Indeed, a disturbing fraction of Americans are growing skeptical about democracy itself. Can a constitutional democracy persist if the norms and beliefs that traditionally uphold it are eroding and eroding fast?
Which brings me to the prospect of Donald Trump somehow becoming president. There’s been an emergent literature warning about the possibility of Trump inheriting the awesome powers of the executive branch that legislative gridlock has managed to engender. I’ve written on this problem as well.
But as Brookings’ Benjamin Wittes notes, much of this is premised on the notion that the executive branch has poached too much extraordinary power, and that this enhanced power would turn a president Trump into a tyrant. That may or may not be true, but as Wittes writes, that’s not the biggest problem of a President Trump:
Let me be blunt: The soft spot is not NSA and it’s not the drone program. The soft spot, the least tyrant-proof part of the government, is the U.S. Department of Justice and the larger law enforcement and regulatory apparatus of the United States government. The first reason you should fear a Donald Trump presidency is what he would do to the ordinary enforcement functions of the federal government, not the most extraordinary ones….
What would a president need to do to shift the Justice Department to the crimes or civil infractions committed—or suspected—by Trump critics and opponents? He would need to appoint and get confirmed by the Senate the right attorney general. That’s very doable. He’d want to keep his communications with that person limited. An unspoken understanding that the Justice Department’s new priorities include crimes by the right sort of people would be better than the sort of chortling communications Richard Nixon and John Mitchell used to have. Want to go after Jeff Bezos to retaliate for the Washington Post‘s coverage of the campaign? Develop a sudden trust-busting interest in retailers that are “too big”; half the country will be with you. Just make sure you state your non-neutral principles in neutral terms….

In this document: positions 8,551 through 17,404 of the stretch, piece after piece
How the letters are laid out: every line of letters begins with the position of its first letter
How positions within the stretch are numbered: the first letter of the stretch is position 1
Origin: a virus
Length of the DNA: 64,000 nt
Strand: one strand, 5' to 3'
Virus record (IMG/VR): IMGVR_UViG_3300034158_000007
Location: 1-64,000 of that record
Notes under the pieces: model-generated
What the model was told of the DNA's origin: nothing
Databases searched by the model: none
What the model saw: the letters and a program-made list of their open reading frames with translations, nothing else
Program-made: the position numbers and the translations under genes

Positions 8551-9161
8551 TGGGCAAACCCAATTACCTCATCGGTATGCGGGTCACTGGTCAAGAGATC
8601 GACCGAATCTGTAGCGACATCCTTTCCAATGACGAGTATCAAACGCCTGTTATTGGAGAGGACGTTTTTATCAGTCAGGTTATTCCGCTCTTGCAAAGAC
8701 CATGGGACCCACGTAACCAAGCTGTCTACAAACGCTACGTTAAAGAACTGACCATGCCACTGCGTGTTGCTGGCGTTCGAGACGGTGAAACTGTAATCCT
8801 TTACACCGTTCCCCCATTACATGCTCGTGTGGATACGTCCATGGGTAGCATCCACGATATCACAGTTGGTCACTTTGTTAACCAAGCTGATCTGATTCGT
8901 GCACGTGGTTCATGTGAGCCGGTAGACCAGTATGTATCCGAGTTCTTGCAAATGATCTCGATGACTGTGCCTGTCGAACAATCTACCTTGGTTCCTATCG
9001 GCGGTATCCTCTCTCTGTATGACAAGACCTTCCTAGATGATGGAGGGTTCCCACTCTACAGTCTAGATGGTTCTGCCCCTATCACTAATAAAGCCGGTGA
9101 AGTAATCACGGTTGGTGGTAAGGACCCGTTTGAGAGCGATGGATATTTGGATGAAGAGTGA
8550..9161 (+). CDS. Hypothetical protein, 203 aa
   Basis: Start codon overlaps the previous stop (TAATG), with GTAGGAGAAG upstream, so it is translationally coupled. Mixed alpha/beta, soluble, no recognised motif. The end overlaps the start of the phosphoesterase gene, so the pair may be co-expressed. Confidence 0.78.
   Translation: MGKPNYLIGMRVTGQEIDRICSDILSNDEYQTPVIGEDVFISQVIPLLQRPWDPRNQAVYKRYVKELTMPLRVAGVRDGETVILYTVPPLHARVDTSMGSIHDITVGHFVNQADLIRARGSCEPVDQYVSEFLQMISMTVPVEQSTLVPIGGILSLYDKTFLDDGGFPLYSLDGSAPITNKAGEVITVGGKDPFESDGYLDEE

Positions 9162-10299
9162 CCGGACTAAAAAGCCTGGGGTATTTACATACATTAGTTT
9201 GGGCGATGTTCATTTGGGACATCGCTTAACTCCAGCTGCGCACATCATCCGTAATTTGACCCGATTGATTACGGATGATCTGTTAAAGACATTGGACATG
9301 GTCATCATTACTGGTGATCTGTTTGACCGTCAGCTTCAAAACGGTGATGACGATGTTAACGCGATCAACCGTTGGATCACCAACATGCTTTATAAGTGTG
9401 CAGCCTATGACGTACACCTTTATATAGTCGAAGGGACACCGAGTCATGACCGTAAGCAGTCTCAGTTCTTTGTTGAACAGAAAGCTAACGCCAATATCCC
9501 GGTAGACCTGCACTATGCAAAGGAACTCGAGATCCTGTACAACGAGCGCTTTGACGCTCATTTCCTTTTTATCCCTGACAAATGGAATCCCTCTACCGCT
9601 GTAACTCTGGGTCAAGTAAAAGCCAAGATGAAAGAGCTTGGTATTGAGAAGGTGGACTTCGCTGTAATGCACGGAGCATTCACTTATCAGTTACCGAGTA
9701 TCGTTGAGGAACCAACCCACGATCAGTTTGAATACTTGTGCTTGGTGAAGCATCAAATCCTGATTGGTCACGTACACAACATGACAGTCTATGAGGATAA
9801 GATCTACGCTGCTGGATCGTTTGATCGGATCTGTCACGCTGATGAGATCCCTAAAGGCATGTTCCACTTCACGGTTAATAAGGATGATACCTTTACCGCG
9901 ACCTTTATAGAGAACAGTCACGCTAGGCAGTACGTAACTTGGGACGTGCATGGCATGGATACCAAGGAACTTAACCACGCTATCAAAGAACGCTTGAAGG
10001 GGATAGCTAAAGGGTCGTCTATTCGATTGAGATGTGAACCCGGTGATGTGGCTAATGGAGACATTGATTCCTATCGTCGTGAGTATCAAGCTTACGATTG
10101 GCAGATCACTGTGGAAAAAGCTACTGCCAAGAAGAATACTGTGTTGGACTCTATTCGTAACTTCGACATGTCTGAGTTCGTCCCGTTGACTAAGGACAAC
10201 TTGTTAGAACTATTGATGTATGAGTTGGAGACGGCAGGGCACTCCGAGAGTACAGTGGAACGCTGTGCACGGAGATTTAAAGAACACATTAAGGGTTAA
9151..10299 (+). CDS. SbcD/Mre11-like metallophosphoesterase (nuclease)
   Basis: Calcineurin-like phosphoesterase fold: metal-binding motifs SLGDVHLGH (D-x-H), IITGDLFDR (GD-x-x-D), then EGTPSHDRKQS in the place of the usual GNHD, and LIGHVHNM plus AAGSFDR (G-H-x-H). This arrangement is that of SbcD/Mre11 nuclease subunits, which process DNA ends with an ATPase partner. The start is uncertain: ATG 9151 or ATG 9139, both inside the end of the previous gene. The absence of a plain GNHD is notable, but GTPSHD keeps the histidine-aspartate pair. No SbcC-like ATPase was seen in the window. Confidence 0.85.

The presidency’s very virtues as an office—relative unity and vertical integration—make it impossible to render abuse-proof. It is vested with a truly awesome thing:“the executive power” of the entire federal government. There are simply too many ways to abuse that power to imagine we can denude the office of the ability to behave tyranically.
There is, in fact, only one way to tyrant-proof the American presidency: Don’t elect tyrants to it.
The political scientist in me wants to see a Donald Trump presidency, because it would be the greatest natural experiment in American politics about whether norms are as important as laws in constraining authoritarian impulses. The American in me is frightened about what the answer would be.